Financial Independence Week: Handling Independence For The First Time

That moment when you are left without financial support for the first time can be a scary one, and it can lead to a lot of complex emotions (fear, resentment, anger, sadness) that can lead directly into irrational behavior. This is a time of independence and freedom, a time to step forward and walk on your own two feet. Where you go is up to you, but don’t go forward carrying a lot of baggage.

Here’s some advice for dealing with that first full taste of financial independence.

Resentment is a waste of time. If your parents inform you that they are cutting ties, a feeling of resentment towards them is useless. In fact, harboring such resentment is usually a clear indication that some maturity needs to happen, and the cutting of financial ties is often an event that requires people to become more mature.

Accept it as a challenge. No matter the age at which financial ties are cut, there are going to be challenges and lifestyle changes. Rather than complaining, look for ways to accept the challenge. Spend some time learning how to budget. Challenge yourself to live more frugally every day and perhaps start building up your own financial backbone.

Don’t continue to spend as though nothing has changed. The result of this is debt, and a lot of it. It’s so easy to just keep buying and use those credit cards to purchase things you don’t need, but eventually those bills will have to be repaid with interest. Now is the time to learn how to live a little leaner; buying stuff not only prolongs things, it makes the process of actually learning to walk on your own that much worse.

Keep the channels of communication open. If you’re feeling a strong sense of resentment towards your parents, you might be feeling as though you should completely cut ties with them. Think about this for a moment. They have been giving you money that they’ve earned for your entire life, since even before you were born. All they’re asking now is that you fly on your own now that you’ve transitioned into being an adult. Is this truly cause for resentment and anger?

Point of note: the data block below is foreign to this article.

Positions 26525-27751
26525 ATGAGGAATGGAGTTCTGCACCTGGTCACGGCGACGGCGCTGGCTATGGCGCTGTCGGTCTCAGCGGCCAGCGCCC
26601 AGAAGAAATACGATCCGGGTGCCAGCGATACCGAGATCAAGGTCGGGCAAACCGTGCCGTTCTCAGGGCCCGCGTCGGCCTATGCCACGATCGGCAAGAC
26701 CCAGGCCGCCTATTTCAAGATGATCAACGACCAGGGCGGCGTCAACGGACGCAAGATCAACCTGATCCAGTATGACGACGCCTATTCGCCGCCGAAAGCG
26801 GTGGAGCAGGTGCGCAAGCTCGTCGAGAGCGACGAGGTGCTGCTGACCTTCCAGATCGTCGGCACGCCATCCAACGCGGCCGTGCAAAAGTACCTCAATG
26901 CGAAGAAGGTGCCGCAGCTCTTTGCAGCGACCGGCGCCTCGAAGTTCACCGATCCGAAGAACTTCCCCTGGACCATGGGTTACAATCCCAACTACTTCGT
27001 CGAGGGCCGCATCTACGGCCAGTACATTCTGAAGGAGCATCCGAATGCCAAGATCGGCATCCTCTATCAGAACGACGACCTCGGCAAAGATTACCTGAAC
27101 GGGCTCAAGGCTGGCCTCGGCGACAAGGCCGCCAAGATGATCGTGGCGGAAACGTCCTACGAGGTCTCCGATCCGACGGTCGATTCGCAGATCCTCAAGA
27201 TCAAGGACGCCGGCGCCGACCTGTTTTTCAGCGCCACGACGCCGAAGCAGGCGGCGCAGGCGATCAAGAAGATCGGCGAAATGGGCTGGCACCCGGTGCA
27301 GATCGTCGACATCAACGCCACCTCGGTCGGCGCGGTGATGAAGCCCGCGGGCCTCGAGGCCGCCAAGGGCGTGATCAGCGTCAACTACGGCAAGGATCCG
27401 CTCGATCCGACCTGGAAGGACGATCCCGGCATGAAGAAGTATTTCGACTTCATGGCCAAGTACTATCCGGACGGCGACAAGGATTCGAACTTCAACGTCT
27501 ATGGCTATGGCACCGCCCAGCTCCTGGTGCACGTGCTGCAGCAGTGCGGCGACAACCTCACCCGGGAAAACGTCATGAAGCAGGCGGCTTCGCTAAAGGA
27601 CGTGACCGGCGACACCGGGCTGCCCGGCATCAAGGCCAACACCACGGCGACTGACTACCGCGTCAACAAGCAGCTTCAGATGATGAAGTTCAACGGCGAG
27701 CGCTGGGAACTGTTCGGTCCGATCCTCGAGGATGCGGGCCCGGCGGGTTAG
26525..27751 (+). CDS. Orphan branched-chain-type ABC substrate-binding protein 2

Rather than cutting yourself off from them completely, now is the time to keep those channels of communication open wide. Tell them about the challenges you’re facing and ask for advice, not money. Think about it this way: they once went through what you went through and eventually wound up in good enough financial shape to support not only themselves, but also you (and perhaps other siblings) for your entire life, so they probably have at least some idea of how to do things.

Re-evaluate what you’re doing with your life. The cusp of financial independence is a great time to sit down, figure out your values and your goals, and determine how to work towards those goals. This process can help you really understand why you are spending money now and make you reconsider much of what you do with money.

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2 thoughts on “Financial Independence Week: Handling Independence For The First Time

  1. Mission Debt Freedom says:

    I wish I had read this 12 years ago! The number one lesson I’ve learned (the hard way) is when in a hole, stop digging! Instead of living a little leaner, I went out and bought things on my newly acquired credit card. I basically hocked my future for a free t-shirt Discover was giving away at the school I attended.

  2. GEoff says:

    Your parents will never respect you or relate to you as an adult while you are taking their money.

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